Wolff condones the actions surrounding self-actualisation, however prompts individuals to reconsider their wants for transformation. Wolff uncovers how one’s true identity can be consequently lost in such a process, emphasising how the outcome proves only to be detrimental to the individual and not always as expected, suggesting the view that the optimism gained from such a ‘transformation’ is gravely misleading. Wolff characterises Jack over the course of the memoir as trying on many ‘identities’ as a poor attempt to gain the acceptance from society he so desperately craves. One such identity involved Jack transforming into a ‘rebel’ as he befriends Chuck Bolger in Chinook. Using the many materials that deemed a man as ‘masculine’ in 1950’s America, Jack obtains a false sense of belonging and purpose as he conforms to the social pressures just so others perceive him as “cool”. This allows Wolff to condemn those who challenge adult authority through deception and dishonesty, as even though rebellion is a way adolescents negotiate their way into adulthood, it always proves to do greater harm than good. Furthermore, it results in an individual questioning who they truly are, just as Jack did, as they come to the realisation they were only committing such acts due to peer pressure to gain acceptance and are left on the search of finding their real identity. Moreover, Wolff encourages honesty, as it determines the underlying reasons for transformation. Despite this, Jack is portrayed as dishonest, even to himself, which is illustrated as Jack states, “It was truth known only to me, but I believed in it more than I believed the facts arrayed against it.” Indeed, this suggests that Jack’s many transformations are not truthful and thus, will never last. Instead, the only outcome to come from it will be Jack searching for self-worth and a sense of purpose. Through this, Wolff reveals his fundamental belief that although identifying your life purpose through transformation, one must be completely honest with themselves about why they are doing such a thing, or face a loss of identity and outcomes far from first expectations. Therefore also proving that the optimism and hope gained from transformation is utterly misleading and has great potential to damage the lives of vulnerable individuals.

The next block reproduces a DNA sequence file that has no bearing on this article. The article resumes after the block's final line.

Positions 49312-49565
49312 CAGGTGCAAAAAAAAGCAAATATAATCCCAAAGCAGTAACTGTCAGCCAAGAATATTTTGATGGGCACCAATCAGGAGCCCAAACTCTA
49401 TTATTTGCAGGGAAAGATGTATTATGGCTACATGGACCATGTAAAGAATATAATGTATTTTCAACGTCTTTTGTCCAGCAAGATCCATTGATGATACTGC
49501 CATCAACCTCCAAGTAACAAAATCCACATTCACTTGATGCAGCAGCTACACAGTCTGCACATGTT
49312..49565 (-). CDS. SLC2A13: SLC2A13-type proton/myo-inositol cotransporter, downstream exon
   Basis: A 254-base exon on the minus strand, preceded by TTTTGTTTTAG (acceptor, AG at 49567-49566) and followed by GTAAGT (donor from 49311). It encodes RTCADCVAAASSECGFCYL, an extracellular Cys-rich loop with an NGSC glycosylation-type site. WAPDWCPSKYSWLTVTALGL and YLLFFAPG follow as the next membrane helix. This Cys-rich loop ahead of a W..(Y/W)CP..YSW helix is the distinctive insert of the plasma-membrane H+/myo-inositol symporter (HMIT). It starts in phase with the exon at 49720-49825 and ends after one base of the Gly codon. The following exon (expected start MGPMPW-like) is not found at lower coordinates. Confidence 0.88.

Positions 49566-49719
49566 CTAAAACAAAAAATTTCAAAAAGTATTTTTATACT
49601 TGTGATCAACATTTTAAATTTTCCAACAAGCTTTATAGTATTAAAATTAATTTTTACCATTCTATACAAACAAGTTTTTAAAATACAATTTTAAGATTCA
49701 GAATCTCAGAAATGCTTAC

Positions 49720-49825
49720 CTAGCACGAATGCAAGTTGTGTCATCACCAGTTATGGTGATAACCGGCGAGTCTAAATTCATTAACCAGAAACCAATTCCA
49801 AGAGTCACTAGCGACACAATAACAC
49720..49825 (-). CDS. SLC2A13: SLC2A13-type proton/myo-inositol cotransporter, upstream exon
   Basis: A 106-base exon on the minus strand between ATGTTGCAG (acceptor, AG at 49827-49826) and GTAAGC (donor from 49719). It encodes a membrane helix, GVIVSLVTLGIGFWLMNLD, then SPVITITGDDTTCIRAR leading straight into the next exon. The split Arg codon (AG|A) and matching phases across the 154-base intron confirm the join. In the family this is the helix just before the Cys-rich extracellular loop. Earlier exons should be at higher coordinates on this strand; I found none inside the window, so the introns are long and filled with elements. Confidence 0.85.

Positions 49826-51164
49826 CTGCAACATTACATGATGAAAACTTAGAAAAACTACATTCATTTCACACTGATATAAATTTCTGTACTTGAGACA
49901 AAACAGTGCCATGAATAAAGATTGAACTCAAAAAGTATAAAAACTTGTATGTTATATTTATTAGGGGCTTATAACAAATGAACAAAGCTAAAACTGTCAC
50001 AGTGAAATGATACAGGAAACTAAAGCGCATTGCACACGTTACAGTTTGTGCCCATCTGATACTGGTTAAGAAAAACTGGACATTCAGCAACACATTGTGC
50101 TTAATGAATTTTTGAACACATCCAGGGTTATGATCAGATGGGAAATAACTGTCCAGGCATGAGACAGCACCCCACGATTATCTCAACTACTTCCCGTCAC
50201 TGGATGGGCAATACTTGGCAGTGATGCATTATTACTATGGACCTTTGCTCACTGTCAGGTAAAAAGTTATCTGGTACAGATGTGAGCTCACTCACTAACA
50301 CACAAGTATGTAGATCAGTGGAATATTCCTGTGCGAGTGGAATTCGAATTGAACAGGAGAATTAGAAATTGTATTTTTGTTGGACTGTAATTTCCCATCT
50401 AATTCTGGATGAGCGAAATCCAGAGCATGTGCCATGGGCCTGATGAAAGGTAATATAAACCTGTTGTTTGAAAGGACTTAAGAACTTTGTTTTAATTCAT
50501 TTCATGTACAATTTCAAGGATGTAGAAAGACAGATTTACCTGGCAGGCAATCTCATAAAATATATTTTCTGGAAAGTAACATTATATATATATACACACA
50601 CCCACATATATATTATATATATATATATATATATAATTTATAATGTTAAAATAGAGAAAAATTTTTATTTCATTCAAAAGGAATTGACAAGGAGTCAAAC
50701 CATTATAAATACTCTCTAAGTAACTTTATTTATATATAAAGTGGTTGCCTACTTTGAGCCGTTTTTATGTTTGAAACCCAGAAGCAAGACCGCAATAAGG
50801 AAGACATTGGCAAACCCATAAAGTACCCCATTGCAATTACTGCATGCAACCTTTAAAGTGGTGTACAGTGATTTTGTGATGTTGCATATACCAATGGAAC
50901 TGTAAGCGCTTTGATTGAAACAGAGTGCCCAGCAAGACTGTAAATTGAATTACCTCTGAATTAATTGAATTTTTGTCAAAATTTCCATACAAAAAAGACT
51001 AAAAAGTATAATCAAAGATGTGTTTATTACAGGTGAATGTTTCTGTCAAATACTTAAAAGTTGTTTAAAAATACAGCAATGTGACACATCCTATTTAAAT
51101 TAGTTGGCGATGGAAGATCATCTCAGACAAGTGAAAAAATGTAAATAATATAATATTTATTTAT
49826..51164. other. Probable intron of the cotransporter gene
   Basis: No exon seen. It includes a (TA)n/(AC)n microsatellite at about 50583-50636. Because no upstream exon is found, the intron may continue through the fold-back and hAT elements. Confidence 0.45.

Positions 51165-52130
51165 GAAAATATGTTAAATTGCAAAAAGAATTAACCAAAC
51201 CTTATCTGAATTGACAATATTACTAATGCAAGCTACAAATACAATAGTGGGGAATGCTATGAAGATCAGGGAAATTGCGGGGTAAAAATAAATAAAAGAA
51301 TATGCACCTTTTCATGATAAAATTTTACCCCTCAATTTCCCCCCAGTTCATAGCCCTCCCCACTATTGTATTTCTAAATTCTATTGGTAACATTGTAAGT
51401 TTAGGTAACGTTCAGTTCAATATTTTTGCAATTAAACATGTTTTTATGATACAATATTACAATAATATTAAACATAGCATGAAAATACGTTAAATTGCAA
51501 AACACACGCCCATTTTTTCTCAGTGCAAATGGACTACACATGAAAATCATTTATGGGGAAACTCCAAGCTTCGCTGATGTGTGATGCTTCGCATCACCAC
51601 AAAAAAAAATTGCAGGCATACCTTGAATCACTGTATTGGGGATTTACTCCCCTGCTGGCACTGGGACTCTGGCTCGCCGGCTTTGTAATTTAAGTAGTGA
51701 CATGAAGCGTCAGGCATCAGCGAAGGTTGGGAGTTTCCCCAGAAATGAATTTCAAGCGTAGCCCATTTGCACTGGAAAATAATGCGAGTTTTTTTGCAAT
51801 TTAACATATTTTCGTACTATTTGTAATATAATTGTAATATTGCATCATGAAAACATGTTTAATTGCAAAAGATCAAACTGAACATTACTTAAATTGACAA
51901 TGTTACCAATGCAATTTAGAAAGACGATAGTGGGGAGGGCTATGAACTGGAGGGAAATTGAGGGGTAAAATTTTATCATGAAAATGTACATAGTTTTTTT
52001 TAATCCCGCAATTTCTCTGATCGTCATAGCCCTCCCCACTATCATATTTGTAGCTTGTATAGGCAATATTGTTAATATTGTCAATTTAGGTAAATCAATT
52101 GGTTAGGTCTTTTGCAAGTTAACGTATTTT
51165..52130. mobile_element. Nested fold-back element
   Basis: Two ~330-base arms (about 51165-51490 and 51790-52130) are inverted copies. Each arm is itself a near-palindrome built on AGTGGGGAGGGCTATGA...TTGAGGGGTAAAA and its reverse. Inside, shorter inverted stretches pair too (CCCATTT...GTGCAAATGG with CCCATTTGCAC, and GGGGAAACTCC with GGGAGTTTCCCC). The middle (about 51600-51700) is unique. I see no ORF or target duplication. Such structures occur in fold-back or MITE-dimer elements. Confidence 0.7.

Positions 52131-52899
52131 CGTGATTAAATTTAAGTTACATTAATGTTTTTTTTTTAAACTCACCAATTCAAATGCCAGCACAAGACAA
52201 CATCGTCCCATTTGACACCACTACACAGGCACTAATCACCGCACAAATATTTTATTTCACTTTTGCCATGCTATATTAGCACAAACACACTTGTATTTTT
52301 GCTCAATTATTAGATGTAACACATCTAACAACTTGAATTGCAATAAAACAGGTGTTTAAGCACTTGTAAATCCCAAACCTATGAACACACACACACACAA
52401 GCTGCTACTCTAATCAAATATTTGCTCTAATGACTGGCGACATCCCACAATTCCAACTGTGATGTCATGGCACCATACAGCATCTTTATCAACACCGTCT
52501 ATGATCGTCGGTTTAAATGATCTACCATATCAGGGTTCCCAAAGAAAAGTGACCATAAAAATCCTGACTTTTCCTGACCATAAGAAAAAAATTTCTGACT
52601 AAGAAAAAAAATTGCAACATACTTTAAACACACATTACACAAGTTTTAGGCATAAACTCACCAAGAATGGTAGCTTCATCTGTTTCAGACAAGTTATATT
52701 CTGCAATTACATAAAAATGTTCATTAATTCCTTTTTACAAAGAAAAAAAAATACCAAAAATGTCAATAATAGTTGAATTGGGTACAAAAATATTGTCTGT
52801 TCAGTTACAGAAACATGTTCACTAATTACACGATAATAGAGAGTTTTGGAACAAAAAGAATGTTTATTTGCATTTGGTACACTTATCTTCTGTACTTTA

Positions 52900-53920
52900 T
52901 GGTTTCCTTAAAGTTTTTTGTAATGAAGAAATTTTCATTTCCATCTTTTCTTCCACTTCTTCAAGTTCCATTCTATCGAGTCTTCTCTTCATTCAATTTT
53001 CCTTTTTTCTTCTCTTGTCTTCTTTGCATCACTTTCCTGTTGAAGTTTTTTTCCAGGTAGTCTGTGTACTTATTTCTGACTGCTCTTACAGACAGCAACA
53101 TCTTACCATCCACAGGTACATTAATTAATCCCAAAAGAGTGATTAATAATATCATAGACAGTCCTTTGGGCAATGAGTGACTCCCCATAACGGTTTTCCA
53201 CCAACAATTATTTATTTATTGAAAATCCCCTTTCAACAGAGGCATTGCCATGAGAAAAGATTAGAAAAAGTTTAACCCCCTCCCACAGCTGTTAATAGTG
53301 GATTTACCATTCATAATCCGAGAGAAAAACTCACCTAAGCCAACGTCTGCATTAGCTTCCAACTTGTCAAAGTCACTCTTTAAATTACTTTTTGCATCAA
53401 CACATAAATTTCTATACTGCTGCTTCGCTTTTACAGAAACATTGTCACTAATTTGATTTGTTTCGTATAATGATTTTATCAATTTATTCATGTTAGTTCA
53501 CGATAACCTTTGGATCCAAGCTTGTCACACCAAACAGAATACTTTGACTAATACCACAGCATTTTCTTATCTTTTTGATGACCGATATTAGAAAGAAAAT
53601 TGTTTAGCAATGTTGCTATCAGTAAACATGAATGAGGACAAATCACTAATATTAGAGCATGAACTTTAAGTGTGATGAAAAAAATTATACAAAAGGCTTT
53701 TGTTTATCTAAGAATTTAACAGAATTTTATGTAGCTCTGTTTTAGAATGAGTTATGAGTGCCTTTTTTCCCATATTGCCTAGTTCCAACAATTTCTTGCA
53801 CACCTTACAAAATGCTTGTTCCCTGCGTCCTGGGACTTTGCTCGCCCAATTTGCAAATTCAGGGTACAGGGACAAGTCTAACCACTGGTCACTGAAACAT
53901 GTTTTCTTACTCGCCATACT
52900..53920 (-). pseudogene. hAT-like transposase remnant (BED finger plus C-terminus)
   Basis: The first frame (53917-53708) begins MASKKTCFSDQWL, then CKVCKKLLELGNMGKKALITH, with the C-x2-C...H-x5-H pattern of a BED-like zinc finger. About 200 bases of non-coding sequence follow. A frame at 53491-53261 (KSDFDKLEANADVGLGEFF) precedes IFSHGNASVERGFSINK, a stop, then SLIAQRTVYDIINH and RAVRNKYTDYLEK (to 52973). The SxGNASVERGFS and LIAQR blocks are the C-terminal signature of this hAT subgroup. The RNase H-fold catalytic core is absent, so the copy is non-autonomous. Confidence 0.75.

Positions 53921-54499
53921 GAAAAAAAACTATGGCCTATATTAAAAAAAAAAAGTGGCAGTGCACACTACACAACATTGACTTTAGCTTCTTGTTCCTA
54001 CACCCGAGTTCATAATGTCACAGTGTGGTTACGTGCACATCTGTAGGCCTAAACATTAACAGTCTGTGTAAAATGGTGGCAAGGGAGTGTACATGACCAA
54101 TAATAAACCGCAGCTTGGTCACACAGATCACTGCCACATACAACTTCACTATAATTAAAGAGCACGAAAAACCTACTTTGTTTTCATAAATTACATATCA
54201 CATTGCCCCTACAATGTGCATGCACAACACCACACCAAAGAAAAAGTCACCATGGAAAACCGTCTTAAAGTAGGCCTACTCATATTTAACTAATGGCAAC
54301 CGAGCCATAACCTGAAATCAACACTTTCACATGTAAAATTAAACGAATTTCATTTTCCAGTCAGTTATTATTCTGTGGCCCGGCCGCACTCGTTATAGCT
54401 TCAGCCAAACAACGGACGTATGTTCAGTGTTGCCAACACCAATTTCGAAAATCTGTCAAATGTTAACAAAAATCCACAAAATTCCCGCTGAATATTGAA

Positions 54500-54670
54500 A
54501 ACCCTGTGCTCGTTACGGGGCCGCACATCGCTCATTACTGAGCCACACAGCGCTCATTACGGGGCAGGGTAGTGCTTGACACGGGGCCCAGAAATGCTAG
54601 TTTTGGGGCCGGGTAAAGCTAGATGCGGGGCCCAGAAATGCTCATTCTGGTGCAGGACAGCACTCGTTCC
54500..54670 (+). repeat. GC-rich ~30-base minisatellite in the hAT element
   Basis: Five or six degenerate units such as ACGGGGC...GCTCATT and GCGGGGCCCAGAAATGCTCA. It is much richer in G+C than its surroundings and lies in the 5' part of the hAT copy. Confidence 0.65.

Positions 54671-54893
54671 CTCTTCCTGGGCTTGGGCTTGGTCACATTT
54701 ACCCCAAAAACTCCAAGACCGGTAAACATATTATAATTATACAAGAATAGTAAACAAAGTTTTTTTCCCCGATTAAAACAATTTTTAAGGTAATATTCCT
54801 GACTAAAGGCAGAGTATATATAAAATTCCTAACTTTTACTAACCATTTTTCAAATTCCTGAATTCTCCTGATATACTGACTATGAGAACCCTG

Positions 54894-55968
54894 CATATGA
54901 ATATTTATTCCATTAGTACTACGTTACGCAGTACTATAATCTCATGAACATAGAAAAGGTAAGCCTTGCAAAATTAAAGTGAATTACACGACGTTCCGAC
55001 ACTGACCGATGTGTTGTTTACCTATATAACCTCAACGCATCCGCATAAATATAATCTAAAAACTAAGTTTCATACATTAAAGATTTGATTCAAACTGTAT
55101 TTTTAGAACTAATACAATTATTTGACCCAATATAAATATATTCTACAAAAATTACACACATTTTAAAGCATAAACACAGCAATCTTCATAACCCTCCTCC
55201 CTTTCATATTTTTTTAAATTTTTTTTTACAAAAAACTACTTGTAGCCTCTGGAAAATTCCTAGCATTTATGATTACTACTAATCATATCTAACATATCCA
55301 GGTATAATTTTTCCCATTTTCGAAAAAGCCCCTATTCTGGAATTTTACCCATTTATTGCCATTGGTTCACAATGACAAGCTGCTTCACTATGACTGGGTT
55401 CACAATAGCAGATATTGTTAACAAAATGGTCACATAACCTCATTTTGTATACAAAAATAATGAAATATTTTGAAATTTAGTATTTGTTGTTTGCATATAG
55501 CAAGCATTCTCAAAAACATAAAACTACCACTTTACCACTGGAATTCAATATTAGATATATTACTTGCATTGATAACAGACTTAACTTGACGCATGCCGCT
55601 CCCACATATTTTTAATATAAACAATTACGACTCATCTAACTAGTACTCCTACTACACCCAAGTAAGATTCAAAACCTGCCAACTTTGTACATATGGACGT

Ultimately, by using the contrast against the stereotypical 1950’s ideals surrounding convention, Wolff showcases how the numerous promises of unconventionality prove to never materialise, as those who chase their dreams often fail. Furthermore, Wolff demonstrates that those who depend on their dreams to gain a fake glimpse of optimism are only prolonging their desolation, as their reality never amounts to their perceived desires and expectations. Moreover, Wolff condones the act of self-actualisation, although prompts individuals to reassess yearnings for transformation, as the result is not always what was anticipated, thus signifying that excessive hopefulness and optimism truly is tremendously disingenuous.